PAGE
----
How beneficial is your academic status to the palace?
There is no doubting the fact that my academic attainment would be an asset to my town. I am not one given to say what I won’t do. I am also not one who raises people’s hope unnecessarily. But I can tell you that I will stop at nothing in making my academic position a great benefit to my town and my people. Already, my children who are doing well in their different professions, are ready to return home and join me in developing the town.
Then you must be missing some things you used to do and enjoyed before you became the Alapa?
There is no sacrifice that is too much to serving one’s town. That is how I see my being the Alapa. I am here on a mission and the mission is very clear; the mission is to ensure Okin-Apa is transformed to a bigger town which other towns would see as a model, in terms of growth and development.
Is there anything on ground to show where you are taking the town?
God has been faithful since I became the Alapa, and I am very positive that He will not forsake me in turning my dream to reality. The truth is that I did not meet the town in good shape, in terms of development. My father was on the throne for 15 years but he could not do much because he spent 10 out of the 15 years on sickbed. This is a challenge to me to ensure that the lost grounds are recovered. I guess you saw a mast outside to facilate reception. I have also built our secondary school. Already we have eight standard classrooms and one hall which is under construction. There are a principal, teachers and non-teaching staff in the school. Our primary school, opposite the palace, has also just been rehabilitated by the effort of Honourable Segun Odebunmi. We also have N10 million ultra modern Central Mosque built by an illustrious son, Alhaji Isiaka Hamzat. I have also built 20 lock up shops to boost commercial activities. Apart from that, I have instituted an interest-free credit facility to our women. This is an empowerment of sorts to ensure that their welfare improves. The women have formed a cooperative through which they access the loan. I can only advise them to make good use of the loan. In the area of security, I have also built a police station, which is going to be inaugurated when the Oyo State Police Command is ready.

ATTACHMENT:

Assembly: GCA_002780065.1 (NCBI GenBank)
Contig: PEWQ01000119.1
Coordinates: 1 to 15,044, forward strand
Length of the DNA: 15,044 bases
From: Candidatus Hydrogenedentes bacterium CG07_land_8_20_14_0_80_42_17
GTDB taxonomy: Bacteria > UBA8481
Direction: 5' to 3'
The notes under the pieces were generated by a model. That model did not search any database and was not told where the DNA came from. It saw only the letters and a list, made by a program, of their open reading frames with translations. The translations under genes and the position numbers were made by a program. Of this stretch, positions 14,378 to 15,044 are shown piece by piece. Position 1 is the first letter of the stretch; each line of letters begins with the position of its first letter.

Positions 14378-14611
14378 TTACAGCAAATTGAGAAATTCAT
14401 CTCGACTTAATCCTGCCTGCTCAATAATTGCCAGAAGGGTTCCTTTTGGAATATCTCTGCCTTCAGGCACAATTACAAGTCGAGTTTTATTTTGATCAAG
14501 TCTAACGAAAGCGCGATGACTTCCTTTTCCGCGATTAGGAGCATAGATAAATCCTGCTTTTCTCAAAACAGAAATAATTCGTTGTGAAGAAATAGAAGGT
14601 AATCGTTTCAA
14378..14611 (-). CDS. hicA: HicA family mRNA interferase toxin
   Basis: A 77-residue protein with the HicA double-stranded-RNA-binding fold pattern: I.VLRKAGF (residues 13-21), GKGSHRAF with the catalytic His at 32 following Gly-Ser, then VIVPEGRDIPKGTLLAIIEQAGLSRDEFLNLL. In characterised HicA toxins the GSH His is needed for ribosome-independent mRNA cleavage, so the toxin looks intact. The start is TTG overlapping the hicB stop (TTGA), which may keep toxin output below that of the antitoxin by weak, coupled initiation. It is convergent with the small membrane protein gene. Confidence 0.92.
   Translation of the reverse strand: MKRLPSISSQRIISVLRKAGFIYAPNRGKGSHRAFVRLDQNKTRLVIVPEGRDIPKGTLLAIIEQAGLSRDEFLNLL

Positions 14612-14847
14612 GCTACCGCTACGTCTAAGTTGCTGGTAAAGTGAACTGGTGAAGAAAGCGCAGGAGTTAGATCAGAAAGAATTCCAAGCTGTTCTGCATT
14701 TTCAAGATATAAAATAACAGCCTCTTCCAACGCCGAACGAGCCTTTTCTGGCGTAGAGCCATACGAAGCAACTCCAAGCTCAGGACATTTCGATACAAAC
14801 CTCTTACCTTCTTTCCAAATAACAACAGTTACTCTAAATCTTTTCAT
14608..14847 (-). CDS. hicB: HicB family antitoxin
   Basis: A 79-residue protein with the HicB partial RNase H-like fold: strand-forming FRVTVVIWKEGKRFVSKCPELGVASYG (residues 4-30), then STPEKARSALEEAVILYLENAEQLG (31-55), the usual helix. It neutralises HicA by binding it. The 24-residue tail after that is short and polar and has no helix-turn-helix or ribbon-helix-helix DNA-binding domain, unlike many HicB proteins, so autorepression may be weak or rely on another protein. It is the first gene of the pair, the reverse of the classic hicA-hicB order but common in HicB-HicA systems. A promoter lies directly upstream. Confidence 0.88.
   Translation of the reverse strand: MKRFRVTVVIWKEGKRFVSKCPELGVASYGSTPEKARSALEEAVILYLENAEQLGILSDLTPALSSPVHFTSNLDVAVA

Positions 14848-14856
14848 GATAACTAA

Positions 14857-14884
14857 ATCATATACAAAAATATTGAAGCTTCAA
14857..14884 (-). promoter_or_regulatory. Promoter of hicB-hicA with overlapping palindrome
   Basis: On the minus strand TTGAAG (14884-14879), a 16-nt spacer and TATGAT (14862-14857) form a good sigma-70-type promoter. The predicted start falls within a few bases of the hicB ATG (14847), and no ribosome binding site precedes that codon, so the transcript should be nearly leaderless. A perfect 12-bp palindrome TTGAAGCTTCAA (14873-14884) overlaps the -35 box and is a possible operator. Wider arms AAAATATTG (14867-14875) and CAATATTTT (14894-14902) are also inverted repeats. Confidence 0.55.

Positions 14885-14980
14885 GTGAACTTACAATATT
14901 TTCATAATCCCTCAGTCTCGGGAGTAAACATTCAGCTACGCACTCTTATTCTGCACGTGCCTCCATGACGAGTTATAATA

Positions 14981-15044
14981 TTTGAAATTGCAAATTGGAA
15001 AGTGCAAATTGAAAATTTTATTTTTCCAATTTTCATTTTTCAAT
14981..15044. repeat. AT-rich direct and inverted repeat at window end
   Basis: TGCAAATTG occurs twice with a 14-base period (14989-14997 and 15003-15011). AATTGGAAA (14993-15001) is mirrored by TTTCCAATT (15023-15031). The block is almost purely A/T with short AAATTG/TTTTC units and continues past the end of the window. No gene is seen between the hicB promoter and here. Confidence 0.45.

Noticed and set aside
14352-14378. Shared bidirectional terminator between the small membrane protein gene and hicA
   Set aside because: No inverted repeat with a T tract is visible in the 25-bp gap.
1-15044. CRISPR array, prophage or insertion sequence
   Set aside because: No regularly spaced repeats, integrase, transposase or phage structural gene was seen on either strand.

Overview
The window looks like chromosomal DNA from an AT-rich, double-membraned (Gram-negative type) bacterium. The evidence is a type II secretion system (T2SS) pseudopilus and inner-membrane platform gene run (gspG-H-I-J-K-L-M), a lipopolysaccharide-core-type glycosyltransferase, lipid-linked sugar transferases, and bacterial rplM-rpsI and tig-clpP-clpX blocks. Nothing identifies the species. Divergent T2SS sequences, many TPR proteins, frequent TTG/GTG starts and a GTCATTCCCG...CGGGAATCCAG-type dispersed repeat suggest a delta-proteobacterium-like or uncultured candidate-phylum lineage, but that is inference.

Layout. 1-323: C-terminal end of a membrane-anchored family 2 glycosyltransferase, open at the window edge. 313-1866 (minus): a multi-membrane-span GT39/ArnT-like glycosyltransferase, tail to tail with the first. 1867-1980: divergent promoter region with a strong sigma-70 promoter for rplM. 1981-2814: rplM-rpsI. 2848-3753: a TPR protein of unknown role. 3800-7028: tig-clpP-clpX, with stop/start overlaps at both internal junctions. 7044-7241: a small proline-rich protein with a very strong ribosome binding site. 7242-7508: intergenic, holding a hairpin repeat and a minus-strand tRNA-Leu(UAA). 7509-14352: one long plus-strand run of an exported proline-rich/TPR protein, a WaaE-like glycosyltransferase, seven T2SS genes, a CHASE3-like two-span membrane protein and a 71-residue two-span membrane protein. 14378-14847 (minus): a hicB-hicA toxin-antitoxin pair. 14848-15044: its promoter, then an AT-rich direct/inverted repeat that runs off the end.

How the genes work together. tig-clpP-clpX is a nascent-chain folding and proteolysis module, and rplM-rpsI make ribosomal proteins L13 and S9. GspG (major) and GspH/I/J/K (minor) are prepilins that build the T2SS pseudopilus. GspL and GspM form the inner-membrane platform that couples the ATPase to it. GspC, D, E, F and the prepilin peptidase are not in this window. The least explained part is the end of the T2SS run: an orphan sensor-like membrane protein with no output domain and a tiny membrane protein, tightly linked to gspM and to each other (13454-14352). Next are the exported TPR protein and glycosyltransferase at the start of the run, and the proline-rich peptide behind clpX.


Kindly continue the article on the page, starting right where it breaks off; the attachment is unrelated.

My being the Alapa is not a joke but a business and service delivery to my people.
What are the challenges you currently face?
To be honest with you, I am happy doing all these things, only that I use my personal resources and contacts to put them in place. However, as I said earlier, there is no sacrifice I cannot make to build my town. And I am determined to do just that for the sake of posterity. There is nothing we do today which is not being recorded for tomorrow. I have a bigger picture of Okin-Apa and we are going to achieve that dream.
Can you tell me the state of the proposed Special School for Children with Disability?
This school is seriously giving me a concern now, if I must be frank with you.
Why is it giving you concern?
Our expectation, after the delegate from the Republic of South Africa and Dangote Foundation visited my town, was high; very high. Deputy Minister for Social Development, Ms Hendrietta Bogopane-Zulu represented the Government of Republic of South Africa while a Manager of Dangote Foundation, Musa Bala, signed on behalf of the group. We were happy to the extent that I conferred a traditional title on Ms Bogopane-Zulu. Forty acres of land has been allocated for the project. But since then, there is nothing on ground, which is unfortunate.
What is the way out of this stillness?
I want the Federal Government to intervene by reaching out to the government of the Republic of South Africa to know what is delaying the project.
Have you a word to your subjects?
I want them to continue with their trust in me. They have shown love since I became the Alapa. If you were here during Easter, you would see my people celebrating with me in the palace. It was a historic gathering. We are happy that we all have one mission, which is to collectively develop Okin-Apa.